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Unread 09-11-2021, 09:05 AM   #31
Skivvt
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Thanks,
So i would be able to span 3 joists but not stagger, isn’t that an issue or does it matter since I will be adding the 1/2 perpendicular to it?
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Unread 09-11-2021, 09:11 AM   #32
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The depth into the dimension wood framing for screw fasteners is originally based upon the thickness of the wood member and was to be half the thickness. Thus, for nominal 2x material, the minimum depth was determined to be 3/4ths of an inch. You might axe why that was the determination. I have no real idea, but it seems reasonable. Well, OK, it only seems reasonable because it's been that way all my life.

I was not at that meeting (I was really, really young back then), but I also believe the minimum depth was to be measured along the threaded shaft of the screw and would not include the tapered tip. That would make Dan's point well taken. A full inch with most construction screw tip types would be a good choice, seems to me. Just as with the requirement for the screw to completely penetrate through the bottom layer when fastening to engineered wood sheet goods in order that the full diameter threaded portion contacts the full thickness of the wood.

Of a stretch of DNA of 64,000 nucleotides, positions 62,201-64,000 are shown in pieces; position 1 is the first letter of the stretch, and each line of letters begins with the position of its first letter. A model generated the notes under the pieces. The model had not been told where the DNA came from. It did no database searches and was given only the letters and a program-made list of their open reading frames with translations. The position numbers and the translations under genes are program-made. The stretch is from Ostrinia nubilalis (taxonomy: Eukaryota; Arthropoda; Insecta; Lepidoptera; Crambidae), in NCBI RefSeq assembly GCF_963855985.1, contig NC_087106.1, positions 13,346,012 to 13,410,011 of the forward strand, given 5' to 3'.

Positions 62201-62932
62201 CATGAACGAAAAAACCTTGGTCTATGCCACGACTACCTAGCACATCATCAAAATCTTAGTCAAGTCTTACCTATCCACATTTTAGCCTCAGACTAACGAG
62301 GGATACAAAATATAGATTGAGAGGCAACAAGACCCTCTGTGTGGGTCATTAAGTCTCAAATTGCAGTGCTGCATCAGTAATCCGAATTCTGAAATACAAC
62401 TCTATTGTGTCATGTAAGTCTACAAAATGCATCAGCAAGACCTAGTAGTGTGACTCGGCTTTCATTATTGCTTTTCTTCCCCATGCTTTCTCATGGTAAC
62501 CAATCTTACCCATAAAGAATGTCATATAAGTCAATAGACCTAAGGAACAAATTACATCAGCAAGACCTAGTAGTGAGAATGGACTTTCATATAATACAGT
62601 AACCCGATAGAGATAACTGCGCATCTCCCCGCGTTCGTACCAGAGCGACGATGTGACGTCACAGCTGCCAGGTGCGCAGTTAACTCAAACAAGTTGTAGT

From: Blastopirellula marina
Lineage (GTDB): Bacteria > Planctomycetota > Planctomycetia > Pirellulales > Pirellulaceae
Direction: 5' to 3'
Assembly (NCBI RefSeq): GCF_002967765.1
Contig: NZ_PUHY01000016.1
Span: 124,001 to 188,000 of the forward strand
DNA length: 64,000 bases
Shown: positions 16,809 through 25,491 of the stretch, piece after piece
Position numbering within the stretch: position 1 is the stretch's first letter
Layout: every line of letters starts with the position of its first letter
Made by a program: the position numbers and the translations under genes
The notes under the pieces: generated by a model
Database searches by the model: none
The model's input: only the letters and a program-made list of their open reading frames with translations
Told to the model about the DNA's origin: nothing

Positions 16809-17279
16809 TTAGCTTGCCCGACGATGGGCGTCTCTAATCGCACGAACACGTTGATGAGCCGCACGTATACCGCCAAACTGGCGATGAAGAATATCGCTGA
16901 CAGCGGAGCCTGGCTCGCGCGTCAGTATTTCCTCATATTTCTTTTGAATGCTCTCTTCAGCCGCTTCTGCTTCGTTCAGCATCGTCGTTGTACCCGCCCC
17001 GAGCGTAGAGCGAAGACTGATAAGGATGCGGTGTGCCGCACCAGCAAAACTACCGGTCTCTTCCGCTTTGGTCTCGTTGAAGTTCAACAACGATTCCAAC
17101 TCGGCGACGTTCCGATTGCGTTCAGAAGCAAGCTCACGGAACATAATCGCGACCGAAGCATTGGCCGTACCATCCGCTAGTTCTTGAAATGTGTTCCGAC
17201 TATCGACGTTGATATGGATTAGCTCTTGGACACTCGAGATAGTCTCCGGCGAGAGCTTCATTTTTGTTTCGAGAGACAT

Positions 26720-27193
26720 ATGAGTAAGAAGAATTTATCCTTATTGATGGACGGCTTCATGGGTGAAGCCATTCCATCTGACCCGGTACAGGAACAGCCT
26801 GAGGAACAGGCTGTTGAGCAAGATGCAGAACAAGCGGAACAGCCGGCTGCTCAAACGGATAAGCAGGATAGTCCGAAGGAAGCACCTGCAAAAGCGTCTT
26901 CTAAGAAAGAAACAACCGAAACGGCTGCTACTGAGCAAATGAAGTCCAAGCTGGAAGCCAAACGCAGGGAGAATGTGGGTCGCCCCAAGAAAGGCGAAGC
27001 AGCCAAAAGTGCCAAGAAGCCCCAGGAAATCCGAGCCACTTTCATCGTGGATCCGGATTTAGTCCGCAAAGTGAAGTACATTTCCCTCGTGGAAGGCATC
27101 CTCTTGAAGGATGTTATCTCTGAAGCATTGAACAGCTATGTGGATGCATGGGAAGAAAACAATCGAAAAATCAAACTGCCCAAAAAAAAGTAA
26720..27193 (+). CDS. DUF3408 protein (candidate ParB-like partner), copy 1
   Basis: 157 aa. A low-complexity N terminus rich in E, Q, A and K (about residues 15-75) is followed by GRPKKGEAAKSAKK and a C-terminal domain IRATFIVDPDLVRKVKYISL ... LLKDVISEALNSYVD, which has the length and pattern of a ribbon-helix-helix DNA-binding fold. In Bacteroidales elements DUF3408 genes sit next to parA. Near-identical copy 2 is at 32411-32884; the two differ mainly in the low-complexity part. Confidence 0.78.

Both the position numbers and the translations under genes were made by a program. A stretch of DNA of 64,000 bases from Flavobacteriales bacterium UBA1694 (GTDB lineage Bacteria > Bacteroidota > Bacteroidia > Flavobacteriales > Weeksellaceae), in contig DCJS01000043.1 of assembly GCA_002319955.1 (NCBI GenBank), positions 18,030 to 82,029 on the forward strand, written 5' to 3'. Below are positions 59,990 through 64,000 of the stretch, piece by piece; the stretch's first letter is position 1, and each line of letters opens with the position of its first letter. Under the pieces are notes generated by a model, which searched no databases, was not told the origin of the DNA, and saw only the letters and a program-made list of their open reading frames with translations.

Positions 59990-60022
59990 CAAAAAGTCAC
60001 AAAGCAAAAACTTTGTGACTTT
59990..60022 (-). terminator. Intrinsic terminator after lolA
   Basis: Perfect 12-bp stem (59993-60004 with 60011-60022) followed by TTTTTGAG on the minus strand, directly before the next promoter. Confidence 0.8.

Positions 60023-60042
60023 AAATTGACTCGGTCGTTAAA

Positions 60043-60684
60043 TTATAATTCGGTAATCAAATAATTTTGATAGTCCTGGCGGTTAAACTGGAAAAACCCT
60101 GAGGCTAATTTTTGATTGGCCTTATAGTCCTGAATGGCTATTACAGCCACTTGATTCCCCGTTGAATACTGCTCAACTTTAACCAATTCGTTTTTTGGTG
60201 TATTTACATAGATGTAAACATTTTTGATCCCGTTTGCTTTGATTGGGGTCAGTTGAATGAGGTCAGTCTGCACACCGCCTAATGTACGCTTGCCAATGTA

All that to say you should be sure your screw penetration is adequate, but always with consideration of hitting any pipes or wires that may be passing through the member just below the minimum required depth.

[Edit] Sorry, didn't see your last post.
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So i would be able to span 3 joists but not stagger, isn’t that an issue or does it matter since I will be adding the 1/2 perpendicular to it?
Perhaps I'm a bit slower this morning, but I don't understand the question.

The part I think I understand is wrong, though. Your second layer must be oriented perpendicular to the joists, the same direction as the first layer. Did you note the Liberry article in post #27?

My opinion; worth price charged.
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Unread 09-11-2021, 09:35 AM   #33
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I did read it but my mind is playing tricks on me, so the 3/4” layer runs perpendicular with the joists and the 1/2” does as well? (With the correct overlaps of course)